New Direction

After the end of my last unsatisfying long-term relationship, I decided that I needed to make a change.  All of my life, the message I received was that I needed to find a man that liked me and then stay with him until he proposed marriage.  As a single, 41 year old woman without children, that just sounds ridiculous to me now.  Men feel zero obligation to marry a woman simply because she has put in the work and the time.  They feel zero obligation to fulfill her dreams of motherhood or to even care very much about whether they are making her happy.

At 18 years old I married my high school sweetheart, and I realized it was a mistake the first week of the marriage when he became angry because I forgot to empty the trunk (really??) and backed me up against a wall and screamed and pointed in my face.  Stuff like that happened with him frequently and by the end of the relationship I had no idea who I was because I spent all of my time trying not to make him angry.

When my husband finally left me for another woman that he’d gotten pregnant, I was a mixture of angry and relieved.  I was free.  No longer would I have to walk around on eggshells to avoid something terrible.  When I realized that I actually could make it on my own, which he had convinced me was impossible, I was angry that I didn’t leave sooner, and for the next year I had the time of my life with some other newly single women in their twenties going dancing at night clubs, singing karaoke, and generally being girlfriends.

At the time, I was working at GEICO as a corporate trainer, and one day a man came to my training class that would change my life forever.  There was an instant connection between us, and we started going to Denny’s after work and spending hours talking and making out in the booth. Then he told me that he was in love with me and we started spending most of our free time together.  At first I didn’t believe that he would be kind to me, but one day as I was getting dressed at his house, I fumbled my makeup bottle and makeup went everywhere, including the carpet.  My ex-husband would have lost his mind.  Instead, he just chuckled and said “whoops,” and helped me clean up.  I was hooked.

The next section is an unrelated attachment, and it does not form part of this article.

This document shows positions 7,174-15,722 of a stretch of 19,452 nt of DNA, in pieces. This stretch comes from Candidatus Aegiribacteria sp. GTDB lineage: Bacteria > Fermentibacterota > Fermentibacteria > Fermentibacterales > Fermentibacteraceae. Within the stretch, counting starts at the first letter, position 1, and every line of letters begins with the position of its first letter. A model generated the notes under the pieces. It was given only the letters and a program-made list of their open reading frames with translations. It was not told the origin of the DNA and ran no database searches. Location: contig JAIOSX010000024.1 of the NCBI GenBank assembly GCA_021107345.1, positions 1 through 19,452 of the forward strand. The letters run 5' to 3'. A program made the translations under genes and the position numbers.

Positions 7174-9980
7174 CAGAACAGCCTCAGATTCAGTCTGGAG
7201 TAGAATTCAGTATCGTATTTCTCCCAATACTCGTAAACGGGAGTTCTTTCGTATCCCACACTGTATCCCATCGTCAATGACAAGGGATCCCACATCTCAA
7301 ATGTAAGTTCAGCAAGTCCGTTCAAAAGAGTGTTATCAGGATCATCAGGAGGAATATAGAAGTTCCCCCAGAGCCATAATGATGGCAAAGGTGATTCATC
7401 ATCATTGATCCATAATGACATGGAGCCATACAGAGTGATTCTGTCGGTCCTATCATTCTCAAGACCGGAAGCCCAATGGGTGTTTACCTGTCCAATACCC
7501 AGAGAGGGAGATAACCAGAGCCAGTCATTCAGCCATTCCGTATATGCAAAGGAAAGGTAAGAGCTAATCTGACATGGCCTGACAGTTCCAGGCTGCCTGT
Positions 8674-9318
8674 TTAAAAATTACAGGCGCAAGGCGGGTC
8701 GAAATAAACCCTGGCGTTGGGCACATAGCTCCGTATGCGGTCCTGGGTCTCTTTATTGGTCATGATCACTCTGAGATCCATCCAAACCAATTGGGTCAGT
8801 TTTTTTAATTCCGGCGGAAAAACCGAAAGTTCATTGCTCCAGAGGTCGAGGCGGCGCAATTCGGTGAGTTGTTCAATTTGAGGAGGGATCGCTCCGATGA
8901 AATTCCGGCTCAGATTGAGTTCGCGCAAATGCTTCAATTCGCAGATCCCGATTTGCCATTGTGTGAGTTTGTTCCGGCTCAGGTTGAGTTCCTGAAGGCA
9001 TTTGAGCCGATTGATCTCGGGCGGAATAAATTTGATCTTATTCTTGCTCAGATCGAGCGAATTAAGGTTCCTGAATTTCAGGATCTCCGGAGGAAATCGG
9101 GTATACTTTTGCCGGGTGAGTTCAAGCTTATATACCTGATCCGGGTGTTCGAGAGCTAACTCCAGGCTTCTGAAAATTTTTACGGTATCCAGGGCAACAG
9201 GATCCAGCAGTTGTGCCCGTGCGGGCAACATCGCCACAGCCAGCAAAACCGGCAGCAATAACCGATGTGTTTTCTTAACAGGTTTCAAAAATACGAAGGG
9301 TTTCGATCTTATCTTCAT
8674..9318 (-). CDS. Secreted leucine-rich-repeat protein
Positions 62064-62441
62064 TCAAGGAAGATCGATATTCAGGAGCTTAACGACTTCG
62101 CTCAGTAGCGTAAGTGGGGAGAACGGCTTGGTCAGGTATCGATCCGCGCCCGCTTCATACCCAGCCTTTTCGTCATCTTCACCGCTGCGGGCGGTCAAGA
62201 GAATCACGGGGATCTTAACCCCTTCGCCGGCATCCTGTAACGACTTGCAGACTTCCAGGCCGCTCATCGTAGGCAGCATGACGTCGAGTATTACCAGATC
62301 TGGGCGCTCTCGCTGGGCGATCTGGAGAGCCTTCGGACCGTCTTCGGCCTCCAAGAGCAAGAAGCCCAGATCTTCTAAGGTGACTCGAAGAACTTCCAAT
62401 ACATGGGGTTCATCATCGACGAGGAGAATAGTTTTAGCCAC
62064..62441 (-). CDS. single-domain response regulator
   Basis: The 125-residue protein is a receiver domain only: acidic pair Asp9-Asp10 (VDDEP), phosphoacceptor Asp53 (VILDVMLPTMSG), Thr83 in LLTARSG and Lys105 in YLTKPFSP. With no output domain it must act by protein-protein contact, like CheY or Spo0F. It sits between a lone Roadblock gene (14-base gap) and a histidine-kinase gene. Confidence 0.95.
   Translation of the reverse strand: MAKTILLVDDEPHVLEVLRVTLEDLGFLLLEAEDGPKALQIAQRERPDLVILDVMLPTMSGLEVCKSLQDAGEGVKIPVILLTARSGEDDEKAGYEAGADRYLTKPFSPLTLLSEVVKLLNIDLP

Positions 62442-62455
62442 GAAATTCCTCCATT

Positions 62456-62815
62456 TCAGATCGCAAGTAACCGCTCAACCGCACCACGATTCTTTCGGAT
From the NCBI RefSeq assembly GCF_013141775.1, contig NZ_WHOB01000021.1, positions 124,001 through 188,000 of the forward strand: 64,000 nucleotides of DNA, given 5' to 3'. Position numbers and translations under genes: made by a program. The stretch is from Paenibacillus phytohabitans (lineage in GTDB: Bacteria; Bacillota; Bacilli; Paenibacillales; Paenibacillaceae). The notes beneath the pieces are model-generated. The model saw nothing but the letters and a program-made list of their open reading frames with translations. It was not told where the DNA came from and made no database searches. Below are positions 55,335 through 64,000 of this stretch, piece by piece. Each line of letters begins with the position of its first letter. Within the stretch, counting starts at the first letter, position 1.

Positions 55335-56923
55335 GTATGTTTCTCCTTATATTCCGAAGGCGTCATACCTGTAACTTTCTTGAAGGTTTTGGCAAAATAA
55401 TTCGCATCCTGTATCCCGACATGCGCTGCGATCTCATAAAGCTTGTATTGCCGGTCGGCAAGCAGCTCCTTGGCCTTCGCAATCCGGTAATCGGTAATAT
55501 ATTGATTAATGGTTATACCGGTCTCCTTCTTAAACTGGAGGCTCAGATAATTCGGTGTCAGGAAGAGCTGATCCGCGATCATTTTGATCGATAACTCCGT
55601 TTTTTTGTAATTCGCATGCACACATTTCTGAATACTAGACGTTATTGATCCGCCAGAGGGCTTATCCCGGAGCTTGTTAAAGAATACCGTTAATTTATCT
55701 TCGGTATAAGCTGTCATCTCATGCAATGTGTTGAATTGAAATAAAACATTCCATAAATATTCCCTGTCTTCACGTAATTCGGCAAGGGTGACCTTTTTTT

Apparently, my being hooked is a bad thing, because every time that happens, the man leaves.  This one was no exception.  At the year mark, I thought he was going to propose.  Instead, he said “I’ve decided that I never want to get re-married or have any more kids”  (he had two children from a previous marriage).  Devastated, I broke up with him, knowing that I would never be satisfied with being a forever girlfriend.

That wasn’t the end, though.  For ten years, he kept changing his mind.  Yes, he could get remarried and have more children, no he couldn’t.  We would get back together and then break up based on his whims.  The together time kept getting shorter, and the apart time kept getting longer.  On year 7, we broke up yet again and he moved to Maryland.  Over time, and with a lot of therapy, I started to heal, and I started to date again.  It was awful. The men were rude, boorish, unavailable, insensitive, unattractive.  I felt nothing for them.

Three years after moving to Maryland, he called me saying that he was in town on business and wanted to talk to me.  I stalled, terrified of getting back into the same rut all over again, but in the end my curiosity got the better of me, and I agreed to meet him.  We met for coffee, and when I walked in he hugged me and wouldn’t let me go.  He buried his face in my hair and inhaled saying “I forgot about your smell.”  I was hooked again.

We sat and caught up on the last 3 years of our lives, and then he said “If you’ll still have me, I’ll marry you and have children with you.”  How was it even possible that I could finally have the man I’d wanted for the past 10 years, but thought I could never have.  At first, I didn’t trust it.  I wanted him to prove to me that he was serious and wouldn’t leave me again, but eventually I decided I had to give it a go.  He proposed with the most beautiful ring I’d ever seen, and we started planning a wedding.  I bought a dress and we put deposits down on all of the things.  It started to look real, and I began to believe that it would truly happen, but inevitably, he left.